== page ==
Call for Proposals DIGITAL LABOR: SWEATSHOPS, PICKET LINES, AND BARRICADES To be held at The New School, a university in New York City NOVEMBER 14-16, 2014 #dl14 The third in The New School's Politics of Digital Culture Conference Series Sponsored by The New School and The Institute for Distributed Creativity Digital Labor: The Internet as… Continue reading Exciting CFP: DIGITAL LABOR: SWEATSHOPS, PICKET LINES, AND BARRICADES, the New School, NYC, NOVEMBER 14-16, 2014
As reported by Reuters and picked up in the Huffington Post, Facebook today released a confusing infographic ostensibly designed to shed light on the cryptic route that reported content takes through the company's circuit of screening. According to the company, content flagged as inappropriate, for any one of myriad reasons, makes its way to "...staffers… Continue reading Obscurity through Transparency: Facebook releases infographic that reveals little – by design?
In the past few days my inbox has seen an influx in forwards from friends and colleagues, all sharing links with me covering the recent revelation that Facebook outsources some of its dirtiest work, and that those firms handling Facebook's outsourced labor pay exploitatively low wages for some of the most psychologically damaging digital work… Continue reading Social Media’s Dirty Work: Contextualizing the Facebook Screening Controversy
With travel out of the way and just a moment to breathe before turning back to piled up work demanding my attention, I have just a few moments to reflect upon AoIR 11.0 in Göteborg. As is often the case with these sorts of activities, so much of the richness of the conference came from… Continue reading AoIR 11.0 Roundup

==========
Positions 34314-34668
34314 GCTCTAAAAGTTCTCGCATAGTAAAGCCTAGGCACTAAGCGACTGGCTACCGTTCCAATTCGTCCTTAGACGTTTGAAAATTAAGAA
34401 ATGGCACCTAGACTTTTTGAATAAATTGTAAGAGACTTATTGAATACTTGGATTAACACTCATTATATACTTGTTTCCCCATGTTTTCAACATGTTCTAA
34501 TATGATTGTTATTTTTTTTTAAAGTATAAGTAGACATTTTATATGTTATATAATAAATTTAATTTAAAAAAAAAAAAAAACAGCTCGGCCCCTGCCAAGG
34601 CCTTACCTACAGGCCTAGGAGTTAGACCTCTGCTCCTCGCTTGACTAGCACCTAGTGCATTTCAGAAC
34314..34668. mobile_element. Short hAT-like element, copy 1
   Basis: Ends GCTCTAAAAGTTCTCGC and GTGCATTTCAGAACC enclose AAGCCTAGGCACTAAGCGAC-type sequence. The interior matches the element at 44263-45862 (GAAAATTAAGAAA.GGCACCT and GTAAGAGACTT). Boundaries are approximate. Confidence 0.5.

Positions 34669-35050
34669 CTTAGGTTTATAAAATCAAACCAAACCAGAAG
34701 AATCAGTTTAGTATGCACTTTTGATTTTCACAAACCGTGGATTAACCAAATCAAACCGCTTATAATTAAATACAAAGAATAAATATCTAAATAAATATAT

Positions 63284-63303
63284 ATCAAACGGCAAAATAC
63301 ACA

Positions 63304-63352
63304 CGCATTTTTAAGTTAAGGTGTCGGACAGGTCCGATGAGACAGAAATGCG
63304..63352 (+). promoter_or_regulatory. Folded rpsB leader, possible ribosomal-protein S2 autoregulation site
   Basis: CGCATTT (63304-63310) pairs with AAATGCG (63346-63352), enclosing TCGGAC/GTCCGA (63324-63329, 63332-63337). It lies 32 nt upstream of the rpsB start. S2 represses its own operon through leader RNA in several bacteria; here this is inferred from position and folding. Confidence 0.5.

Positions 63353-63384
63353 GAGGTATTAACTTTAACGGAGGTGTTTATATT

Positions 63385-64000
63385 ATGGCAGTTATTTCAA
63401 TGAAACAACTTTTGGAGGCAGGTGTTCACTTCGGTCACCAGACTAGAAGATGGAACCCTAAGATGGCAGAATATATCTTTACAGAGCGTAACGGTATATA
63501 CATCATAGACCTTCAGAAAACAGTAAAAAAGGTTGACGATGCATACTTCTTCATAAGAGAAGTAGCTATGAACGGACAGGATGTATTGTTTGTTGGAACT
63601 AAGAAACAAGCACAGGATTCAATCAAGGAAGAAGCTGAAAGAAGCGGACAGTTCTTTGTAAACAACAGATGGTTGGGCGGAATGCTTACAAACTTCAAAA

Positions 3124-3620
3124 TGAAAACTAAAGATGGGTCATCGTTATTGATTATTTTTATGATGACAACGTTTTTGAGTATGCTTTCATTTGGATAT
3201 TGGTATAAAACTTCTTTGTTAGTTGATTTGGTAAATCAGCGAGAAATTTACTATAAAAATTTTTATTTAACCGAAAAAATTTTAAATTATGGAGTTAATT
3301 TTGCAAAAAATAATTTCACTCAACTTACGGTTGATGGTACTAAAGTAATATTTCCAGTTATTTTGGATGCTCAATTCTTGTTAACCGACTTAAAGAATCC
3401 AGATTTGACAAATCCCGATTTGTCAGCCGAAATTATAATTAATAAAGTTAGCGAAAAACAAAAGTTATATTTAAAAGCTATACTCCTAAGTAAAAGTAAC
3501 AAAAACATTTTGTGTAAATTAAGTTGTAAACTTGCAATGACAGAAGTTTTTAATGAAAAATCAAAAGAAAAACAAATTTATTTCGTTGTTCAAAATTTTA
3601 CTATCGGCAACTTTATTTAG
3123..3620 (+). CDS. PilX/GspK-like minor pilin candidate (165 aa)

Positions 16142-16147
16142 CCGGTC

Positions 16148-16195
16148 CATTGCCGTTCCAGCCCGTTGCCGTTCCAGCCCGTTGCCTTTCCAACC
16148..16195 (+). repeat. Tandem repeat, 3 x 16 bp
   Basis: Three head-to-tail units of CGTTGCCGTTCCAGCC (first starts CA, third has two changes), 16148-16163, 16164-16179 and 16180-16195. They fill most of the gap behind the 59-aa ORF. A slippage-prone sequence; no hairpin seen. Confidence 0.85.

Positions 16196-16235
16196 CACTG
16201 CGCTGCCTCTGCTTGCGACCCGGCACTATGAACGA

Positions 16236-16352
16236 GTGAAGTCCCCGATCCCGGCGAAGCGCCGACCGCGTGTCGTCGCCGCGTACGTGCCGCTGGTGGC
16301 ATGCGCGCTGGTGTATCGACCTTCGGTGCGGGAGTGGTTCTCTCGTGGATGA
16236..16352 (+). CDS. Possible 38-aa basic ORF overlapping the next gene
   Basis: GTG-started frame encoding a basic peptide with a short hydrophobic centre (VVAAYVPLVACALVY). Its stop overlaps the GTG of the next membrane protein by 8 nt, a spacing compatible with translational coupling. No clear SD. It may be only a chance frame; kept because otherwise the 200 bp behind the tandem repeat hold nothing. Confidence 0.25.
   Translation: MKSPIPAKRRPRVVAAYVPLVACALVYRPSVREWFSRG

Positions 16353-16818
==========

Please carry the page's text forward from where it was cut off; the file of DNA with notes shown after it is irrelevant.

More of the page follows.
Theodor Adorno's primary critiques in the selections brought together in Routledge's The Culture Industry focus on what can be termed generally mass culture (or, to use the term he coined along with Horkheimer, "the culture industry"), being those artifacts which are mass-produced, reproduced, distributed - both as the means and the end to advertise, promote and consume the products. The result is that what was once the province of cultural output such as artistic expression is reduced instead to artifacts and emblems of products and commodities; this then becomes the common cultural currency. Advertising stands in for art, and cultural objects are created expressly for consumption - by necessity, as a result of their mass-production - and to generate capital.
Doing some reading over the past week, I was prompted to think about, then comment on, a chapter by Friedrich Kittler on Cold War computing technology and the implicit (and explicit) ways in which an examination of so-called "defense technology" comes into direct contact with, and within the purview of, media studies, information studies and labor studies. Specifically, I am interested in uncovering the history of these technologies and their development, particularly when the when many defense technologies have been considered value-neutral or even as beneficial (and perhaps were, particularly when they moved from the province of military applications to consumer or mass-market ones). Additionally, the process of uncovering the hidden labor embedded in digital and computing technologies and processes, is inextricalbly tied to the critically important task of uncovering their hidden agendas, applications and roots within the military-academic-industrial complex.